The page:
I’ll buy you perfume
And gift you with dedication,
And the verby kind of love
When the world falls apart
I’ll be over here
To my vital heart <3
Drinking yesterday’s coffee because I don’t feel like making today’s. Honestly, it’s shit.
The days are persistent, and I hate being dragged. Everything feels tedious, even well-worn practices like writing. I’m too weary to hear myself speak.
I saw this Charlotte Brontë quote this morning. It resonated.
When I get tired of the fight, it’s important to reflect on why I try so hard. I land on these three values-
I overcome the lump in my throat to find myself. I show up in discomfort so I won’t be alone. I’m tenacious in the pursuit of healing. I just gotta get better.
I appear to be giving myself a talking-to via blog post. At a time when I want to quit writing, here’s a reminder of why I started.
Thanks for listening. Onward, to March.
I won’t pretend that spilled lattes were the worst part of my week. A messy kitchen is a lived-in kitchen, and tea towels are easily laundered. But making coffee in a French Press is time-consuming, and this mishap first thing in the morning did elicit a string of expletives.
Look, life is uncertainty and pain. We do our best, but really have no control. Coffee spills. People die. Friendships end. It’s disheartening.
Gratitude is a way to get a handle on difficult emotions, big or small.
As coffee floods the counter, I cuss, then laugh, then find gratitude in the moment. More beans. An electric kettle. A morning in a warm house.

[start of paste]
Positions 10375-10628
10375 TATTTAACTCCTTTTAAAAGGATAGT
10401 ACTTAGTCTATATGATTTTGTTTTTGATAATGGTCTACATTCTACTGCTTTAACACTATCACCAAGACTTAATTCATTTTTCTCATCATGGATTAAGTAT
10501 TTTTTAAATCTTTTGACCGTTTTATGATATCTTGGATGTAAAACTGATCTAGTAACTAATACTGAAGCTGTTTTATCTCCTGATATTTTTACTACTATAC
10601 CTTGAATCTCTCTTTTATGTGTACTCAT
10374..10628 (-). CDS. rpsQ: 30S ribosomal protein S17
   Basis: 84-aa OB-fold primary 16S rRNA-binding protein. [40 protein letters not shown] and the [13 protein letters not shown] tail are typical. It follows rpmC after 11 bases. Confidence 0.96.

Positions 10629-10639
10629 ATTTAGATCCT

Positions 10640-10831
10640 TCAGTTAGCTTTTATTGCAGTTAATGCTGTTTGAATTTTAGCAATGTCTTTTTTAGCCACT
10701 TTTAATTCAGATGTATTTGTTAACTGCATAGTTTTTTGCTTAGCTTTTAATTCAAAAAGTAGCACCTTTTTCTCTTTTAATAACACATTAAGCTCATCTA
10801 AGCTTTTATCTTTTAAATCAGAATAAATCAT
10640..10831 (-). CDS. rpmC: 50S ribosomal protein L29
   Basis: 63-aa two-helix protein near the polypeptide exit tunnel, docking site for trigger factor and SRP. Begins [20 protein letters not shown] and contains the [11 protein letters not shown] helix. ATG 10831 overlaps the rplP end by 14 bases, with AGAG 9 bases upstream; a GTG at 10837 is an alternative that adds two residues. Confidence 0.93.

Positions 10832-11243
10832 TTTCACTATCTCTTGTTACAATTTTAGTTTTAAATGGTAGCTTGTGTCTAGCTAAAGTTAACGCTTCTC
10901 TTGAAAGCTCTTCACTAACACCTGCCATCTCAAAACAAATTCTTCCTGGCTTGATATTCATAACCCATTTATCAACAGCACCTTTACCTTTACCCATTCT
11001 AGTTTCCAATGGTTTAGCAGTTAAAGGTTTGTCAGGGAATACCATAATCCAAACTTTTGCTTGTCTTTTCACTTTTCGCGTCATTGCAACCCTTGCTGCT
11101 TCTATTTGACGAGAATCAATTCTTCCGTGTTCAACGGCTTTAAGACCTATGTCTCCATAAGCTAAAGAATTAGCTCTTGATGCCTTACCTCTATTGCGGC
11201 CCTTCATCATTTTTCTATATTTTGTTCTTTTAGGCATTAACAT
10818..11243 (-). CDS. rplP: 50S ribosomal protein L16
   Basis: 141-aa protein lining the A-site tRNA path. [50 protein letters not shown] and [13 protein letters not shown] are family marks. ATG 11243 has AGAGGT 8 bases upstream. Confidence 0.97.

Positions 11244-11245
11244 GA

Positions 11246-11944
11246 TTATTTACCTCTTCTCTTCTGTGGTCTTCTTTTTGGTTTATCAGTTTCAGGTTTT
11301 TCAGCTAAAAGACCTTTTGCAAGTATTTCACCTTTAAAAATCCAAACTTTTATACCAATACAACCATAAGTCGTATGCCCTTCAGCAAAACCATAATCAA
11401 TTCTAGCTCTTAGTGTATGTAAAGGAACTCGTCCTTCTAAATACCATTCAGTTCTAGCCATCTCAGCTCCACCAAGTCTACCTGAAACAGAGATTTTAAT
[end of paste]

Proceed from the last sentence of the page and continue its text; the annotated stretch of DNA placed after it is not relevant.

When someone dies, I sob, then smile, then find gratitude in the pain. They lived. They loved. I learned.
When I lose a friend, I blame, shame, then find gratitude in the experience. I gain insight. I find my worth. I embody resilience.
Gratitude practice doesn’t put a bandaid over life’s discomforts. It doesn’t gloss over them like an Instagram filter. Gratitude doesn’t dismiss pain, or invalidate loss.
Gratitude is a reset button. When I experience negative emotions, I reach out to grasp the good. The difficulties remain, but I can view them from a different perspective.
Gratitude practice gets me off the why-me train, and sets my path anew.
I don’t always feel grateful when I practice gratitude, the same way I don’t always feel like writing when I write. This is the beauty of practices, the empowering truth- we make choices. We dwell on the places of our choosing.
When I feel I’m being dragged down a negative path, I can disrupt anxiety with gratitude. It’s a line in the sand. A flag on a summit. A declaration.
I may be miserable, but dammit, I am grateful to be full of life, and to have the option!
It’s important to note that practicing gratitude doesn’t permanently revoke the why-me card. I am resilient, but my bounce back rate isn’t that of bread dough. I’ll spill coffee, be grateful I even have coffee, then bitch as I clean up coffee.
Practices are most useful when employed consistently. Fall down. Get up. Fall down. Get up. The falling down matters much less than the getting up. Little by little, I grow and heal, using gratitude practice as a reset button.
There’s no such thing as a good week or a bad week, a good day or a bad day. There are moments. On Sundays I gather better moments, and string them together to practice gratitude.
An enlightening book (Nonviolent Communication).
Life is challenging and often painful. Frequent bursts of joy fuel me. The little things mean a lot. I seek perspective, so I practice gratitude.